“Bite-Size Bits of Local, National, and Global History”
“Bite-Size Bits of Local, National, and Global History”
Hondo in Lincoln County, New Mexico — The American Mountains (Southwest)

Historic Lincoln, New Mexico

Historic Lincoln, New Mexico Marker image. Click for full size.
By Cosmos Mariner, June 10, 2013
1. Historic Lincoln, New Mexico Marker
Just 10 miles west on US Highway 380 you will discover one of New Mexico’s hidden treasures, the town of Lincoln. Tucked away in the beautiful Bonito River Valley, Lincoln has barely changed since the Lincoln County War (1878-1881). Lincoln is considered by many historians to be the most authentic old west town remaining in the United States. A host of characters, including Billy the Kid, launched the little hamlet into the history books. Lincoln’s story brings with it the dubious distinction of having been the most violent town in western American history. President Rutherford B. Hayes once called the single road through Lincoln “the most dangerous street in America.” Here is a tale fueled by ambition, greed, corruption and violence, dripping in political intrigue, which spilled over to the state capital in Santa Fe and made national headlines.

Although Billy the Kid was the most famous character in Lincoln during its historic heyday, he had only a supporting role in the larger story… the Lincoln County War. The War as a capitalistic struggle that took root in 1877 when a wealthy young Englishman, John H. Tunstall, saw an opportunity to establish a mercantile store in Lincoln and compete with the monopoly that L. G. Murphy and Company had established. Murphy and his young protégé, James J. Dolan, were backed by powerful politicians who were also investors and a deputized group of gunmen known as “The Boys.” Tunstall was soon murdered for his efforts and his allies, that included Alexander McSween, Billy the Kid and cattle baron John S. Chisum, sought revenge by forming their own arm of the law called “The Regulators.” County residents chose up sides and anarchy reigned.

Of all the murders, thefts and property destruction that occurred during the Lincoln County War, only one man, William H. Bonney… Billy the Kid, was ever tried, convicted and sentenced. This was for the murder of Sheriff Will Brady. He was to hang in Lincoln on May 13, 1881, but made his famous escape from the courthouse (now a museum), killing his two guards on April 28, 1881.

Today, Lincoln’s idyllic and picturesque setting belies its violent past. Lincoln State Monument, a National Historic Landmark, preserves 16 historic adobe and stone buildings. As you take a relaxing stroll in the footsteps of Billy the Kid, Sheriff Pat Garrett, Kit Carson, John Chisum and General John J. “Blackjack” Pershing you can visit six museums and see the famous town much as it looked during the Lincoln County War. The State Monument museums are open seven days a week, except for Christmas, New Year, Easter and Thanksgiving Days. (The Tunstall Store is closed during winter months, November 1 thru April 1.) Admission fees do apply for the museums. For more information call the Lincoln State Monument office at 575-653-4372.
Location. 33° 23.436′ N, 105° 16.432′ W. Marker is in Hondo, New Mexico, in Lincoln County. Marker is at the intersection of U.S. 380 and U.S. 70, on the left when traveling west on U.S. 380. Touch for map. The marker is located within a turnout and parking area where US 380 ("Billy the Kid Trail") and US 70 intersect. Marker is in this post office area: Hondo NM 88336, United States of America.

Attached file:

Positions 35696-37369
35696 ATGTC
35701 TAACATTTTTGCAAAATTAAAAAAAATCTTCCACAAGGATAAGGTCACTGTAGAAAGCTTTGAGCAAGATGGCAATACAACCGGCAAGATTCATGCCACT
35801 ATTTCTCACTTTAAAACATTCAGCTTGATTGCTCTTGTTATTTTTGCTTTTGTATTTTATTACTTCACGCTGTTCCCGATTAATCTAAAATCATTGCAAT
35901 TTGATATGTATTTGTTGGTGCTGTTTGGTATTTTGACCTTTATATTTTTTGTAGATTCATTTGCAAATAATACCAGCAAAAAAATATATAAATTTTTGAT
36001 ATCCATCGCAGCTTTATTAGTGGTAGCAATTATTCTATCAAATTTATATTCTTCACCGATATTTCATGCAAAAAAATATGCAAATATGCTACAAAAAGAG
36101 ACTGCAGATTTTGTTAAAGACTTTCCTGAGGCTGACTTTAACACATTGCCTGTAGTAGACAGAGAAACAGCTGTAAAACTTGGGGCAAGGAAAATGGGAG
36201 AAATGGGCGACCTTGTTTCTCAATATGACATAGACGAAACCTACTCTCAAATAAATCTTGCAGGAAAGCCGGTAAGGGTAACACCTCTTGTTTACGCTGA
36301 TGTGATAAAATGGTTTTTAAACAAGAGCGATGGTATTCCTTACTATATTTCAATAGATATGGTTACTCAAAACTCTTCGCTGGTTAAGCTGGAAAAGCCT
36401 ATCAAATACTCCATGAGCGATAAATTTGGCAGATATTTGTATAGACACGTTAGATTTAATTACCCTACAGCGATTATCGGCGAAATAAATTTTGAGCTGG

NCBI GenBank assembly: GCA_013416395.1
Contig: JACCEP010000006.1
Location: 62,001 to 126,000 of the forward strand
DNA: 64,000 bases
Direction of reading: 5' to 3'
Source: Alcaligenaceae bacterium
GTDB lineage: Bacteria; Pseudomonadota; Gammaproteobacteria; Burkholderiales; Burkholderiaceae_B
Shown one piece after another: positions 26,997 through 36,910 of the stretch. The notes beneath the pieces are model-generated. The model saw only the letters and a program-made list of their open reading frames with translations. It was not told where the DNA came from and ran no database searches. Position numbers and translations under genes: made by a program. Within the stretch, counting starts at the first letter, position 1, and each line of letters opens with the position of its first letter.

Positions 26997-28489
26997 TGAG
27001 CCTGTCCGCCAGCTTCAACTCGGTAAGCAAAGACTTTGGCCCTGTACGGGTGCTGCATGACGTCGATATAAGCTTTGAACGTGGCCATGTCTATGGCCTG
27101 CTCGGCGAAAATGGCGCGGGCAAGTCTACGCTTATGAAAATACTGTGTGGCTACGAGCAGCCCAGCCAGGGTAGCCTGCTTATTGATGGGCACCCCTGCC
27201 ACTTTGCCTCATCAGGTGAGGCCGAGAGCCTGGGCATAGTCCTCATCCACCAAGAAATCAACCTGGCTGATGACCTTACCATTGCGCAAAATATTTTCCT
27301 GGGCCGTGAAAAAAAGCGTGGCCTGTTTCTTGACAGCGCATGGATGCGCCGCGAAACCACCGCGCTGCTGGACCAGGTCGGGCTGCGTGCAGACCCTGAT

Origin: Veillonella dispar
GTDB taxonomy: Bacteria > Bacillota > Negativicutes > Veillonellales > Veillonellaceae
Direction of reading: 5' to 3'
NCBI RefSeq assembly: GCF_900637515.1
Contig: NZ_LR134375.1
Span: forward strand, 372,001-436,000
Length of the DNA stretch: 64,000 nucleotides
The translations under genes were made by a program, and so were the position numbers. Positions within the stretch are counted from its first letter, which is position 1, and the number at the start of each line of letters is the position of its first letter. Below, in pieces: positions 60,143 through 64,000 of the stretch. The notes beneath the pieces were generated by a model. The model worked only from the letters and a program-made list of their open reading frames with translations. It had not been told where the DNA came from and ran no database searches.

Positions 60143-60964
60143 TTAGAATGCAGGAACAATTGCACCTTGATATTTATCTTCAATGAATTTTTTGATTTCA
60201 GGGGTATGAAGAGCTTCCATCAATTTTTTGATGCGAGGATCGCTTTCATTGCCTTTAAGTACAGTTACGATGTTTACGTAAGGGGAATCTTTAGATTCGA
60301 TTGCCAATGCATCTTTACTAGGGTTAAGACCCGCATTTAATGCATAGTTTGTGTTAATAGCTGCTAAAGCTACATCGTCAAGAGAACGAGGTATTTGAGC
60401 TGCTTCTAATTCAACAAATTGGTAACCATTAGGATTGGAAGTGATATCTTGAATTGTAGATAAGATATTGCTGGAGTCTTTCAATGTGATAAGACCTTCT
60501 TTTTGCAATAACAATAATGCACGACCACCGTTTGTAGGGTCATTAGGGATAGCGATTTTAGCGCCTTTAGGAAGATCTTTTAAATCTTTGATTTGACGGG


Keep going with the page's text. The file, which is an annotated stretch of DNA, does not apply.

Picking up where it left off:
Other nearby markers. At least 8 other markers are within 10 miles of this marker, measured as the crow flies. San Patricio (approx. 3.2 miles away); Lincoln (approx. 8.9 miles away); Montano Store (approx. 9½ miles away); Col. Dudley's Camping Place (approx. 9½ miles away); Earliest Courthouse (approx. 9½ miles away); John H. Tunstall Murder Site (Actual) (approx. 9.6 miles away); San Juan Church (approx. 9.6 miles away); Torreon (approx. 9.6 miles away).
Related markers. Click here for a list of markers that are related to this marker. To better understand the relationship, study each marker in the order shown.
Also see . . .
1. New Mexico's Lincoln County War.
The Lincoln County War was a conflict between rival cattle barons in 19th century New Mexico Territory. (Submitted on November 25, 2014, by Cosmos Mariner of Cape Canaveral, Florida.) 

2. Lincoln Historic Site.
Lincoln is a town made famous by one of the most violent periods in New Mexico history. Today's visitors can see the Old Lincoln County Courthouse with museum exhibits that recount the details of the Lincoln County War and the historic use of the "House" as store, residence, Masonic Lodge, courthouse, and jail. (Submitted on November 25, 2014, by Cosmos Mariner of Cape Canaveral, Florida.) 

3. Lincoln has a history shared by few other towns.
Today the Main Street of Lincoln is a beautifully preserved monument to the Lincoln County War. (Submitted on November 25, 2014, by Cosmos Mariner of Cape Canaveral, Florida.) 
Categories. Notable Places
Credits. This page was last revised on June 16, 2016. This page originally submitted on November 25, 2014, by Cosmos Mariner of Cape Canaveral, Florida. This page has been viewed 427 times since then and 6 times this year. Photo   1. submitted on November 25, 2014, by Cosmos Mariner of Cape Canaveral, Florida. • Syd Whittle was the editor who published this page.
Editor’s want-list for this marker. Wide area view of the marker and its surroundings. • Photos of the town. • Can you help?
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